Adding Electronic Stability Control to School Buses

Written By: LaJuan Bobo - October 26th, 2018

As electronic stability control (ESC) comes on board on more passenger cars, trucks, and other vehicles on the road, the time is good to adopt this powerful safety technology in school buses.

ESC has been required on all new passenger vehicles under 10,000 pounds in the U.S. since 2012.  It’s even required on new school buses in Canada — but not in the U.S.

Now, even without a mandate in the U.S., ESC is becoming standard on many school buses, which is a step toward making pupil transportation even safer.

For those who aren’t yet familiar with the technology, ESC systems have sensors that monitor vehicle movement and steering. They can help mitigate rollover incidents by using automatic computer-controlled braking, and they can aid the driver in addressing severe under-steer or over-steer conditions that can lead to loss of control.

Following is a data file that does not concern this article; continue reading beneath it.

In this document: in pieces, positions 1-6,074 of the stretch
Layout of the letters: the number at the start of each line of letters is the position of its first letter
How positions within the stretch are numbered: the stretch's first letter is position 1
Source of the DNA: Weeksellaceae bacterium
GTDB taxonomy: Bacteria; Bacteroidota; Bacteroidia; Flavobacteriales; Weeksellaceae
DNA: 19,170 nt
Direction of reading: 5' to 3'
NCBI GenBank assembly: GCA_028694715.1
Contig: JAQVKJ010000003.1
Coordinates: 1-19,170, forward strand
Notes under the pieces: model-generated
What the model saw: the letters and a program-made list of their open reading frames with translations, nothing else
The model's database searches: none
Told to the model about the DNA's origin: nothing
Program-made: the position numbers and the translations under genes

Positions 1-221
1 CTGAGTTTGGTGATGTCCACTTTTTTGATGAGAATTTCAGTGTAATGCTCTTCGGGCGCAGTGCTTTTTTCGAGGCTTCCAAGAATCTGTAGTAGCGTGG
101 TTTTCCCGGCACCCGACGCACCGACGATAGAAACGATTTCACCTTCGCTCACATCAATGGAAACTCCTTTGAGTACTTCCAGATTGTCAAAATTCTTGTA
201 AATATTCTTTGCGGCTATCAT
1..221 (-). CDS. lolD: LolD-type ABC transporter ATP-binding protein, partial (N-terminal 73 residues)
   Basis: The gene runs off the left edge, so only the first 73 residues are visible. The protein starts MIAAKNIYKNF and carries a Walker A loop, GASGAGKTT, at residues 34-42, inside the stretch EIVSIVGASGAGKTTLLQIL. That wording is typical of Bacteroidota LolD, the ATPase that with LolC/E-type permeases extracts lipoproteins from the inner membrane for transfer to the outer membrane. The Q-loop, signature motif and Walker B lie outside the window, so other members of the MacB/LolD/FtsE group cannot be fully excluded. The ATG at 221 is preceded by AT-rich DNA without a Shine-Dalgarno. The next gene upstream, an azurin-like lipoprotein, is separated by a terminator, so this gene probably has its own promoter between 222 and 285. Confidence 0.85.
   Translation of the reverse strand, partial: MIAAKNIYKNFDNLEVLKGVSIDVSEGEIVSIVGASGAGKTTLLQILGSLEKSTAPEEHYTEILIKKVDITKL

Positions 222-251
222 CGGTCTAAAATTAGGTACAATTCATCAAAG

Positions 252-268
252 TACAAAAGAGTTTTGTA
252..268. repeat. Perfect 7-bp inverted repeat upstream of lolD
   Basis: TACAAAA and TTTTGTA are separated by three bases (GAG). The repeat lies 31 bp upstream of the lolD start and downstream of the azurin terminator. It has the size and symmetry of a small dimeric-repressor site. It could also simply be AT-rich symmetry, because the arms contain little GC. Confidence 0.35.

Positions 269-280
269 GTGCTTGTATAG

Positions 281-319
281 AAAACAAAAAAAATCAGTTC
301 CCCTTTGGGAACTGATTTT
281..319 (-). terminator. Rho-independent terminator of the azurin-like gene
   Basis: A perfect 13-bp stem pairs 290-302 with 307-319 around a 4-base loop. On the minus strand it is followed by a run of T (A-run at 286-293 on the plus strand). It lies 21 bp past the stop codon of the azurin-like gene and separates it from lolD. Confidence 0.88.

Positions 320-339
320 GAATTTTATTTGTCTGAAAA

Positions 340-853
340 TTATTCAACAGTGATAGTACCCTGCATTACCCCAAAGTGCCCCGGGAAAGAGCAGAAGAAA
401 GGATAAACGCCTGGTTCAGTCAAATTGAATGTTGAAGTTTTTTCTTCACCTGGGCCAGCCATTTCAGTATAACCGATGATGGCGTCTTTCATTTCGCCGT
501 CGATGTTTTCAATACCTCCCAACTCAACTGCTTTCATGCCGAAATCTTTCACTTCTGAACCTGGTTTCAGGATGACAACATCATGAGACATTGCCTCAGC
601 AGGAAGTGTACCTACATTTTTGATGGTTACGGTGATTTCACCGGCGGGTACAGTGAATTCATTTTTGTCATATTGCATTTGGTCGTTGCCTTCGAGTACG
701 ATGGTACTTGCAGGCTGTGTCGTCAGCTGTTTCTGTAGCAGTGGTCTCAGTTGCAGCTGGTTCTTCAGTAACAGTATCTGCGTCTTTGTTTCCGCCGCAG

In 2015, the National Highway Traffic Safety Administration (NHTSA) issued a final rule to require ESC systems on heavy trucks and some large buses, such as motorcoaches, but the agency exempted school buses.

Fast forward to late 2016, and large school bus OEMs had been offering ESC as an option for a year or more.

Then on Nov. 21, 2016, six students were killed and more than 30 were injured in Chattanooga, Tennessee, when their school bus went out of control, rolled onto its side, and slammed into a tree. Although we can’t say for sure how the outcome might have differed if the bus had been equipped with ESC, it was precisely the type of crash that the technology is designed to help avoid.

In May of this year, NTSB approved a special investigation report on the Chattanooga crash as well as the November 2016 fatal school bus crash in Baltimore, Maryland. In the report, NTSB reiterated its prior recommendation that NHTSA require stability control systems on all buses with a gross vehicle weight rating over 10,000 pounds.

ESC still isn’t required on school buses in the U.S., so adding the safety technology is still a proactive move. The same goes for school bus operators that adopt lap-shoulder belts in states that haven’t mandated them.

After all, when it comes to safety equipment, it’s a good position to be in when you can say that you went beyond what the government requires.

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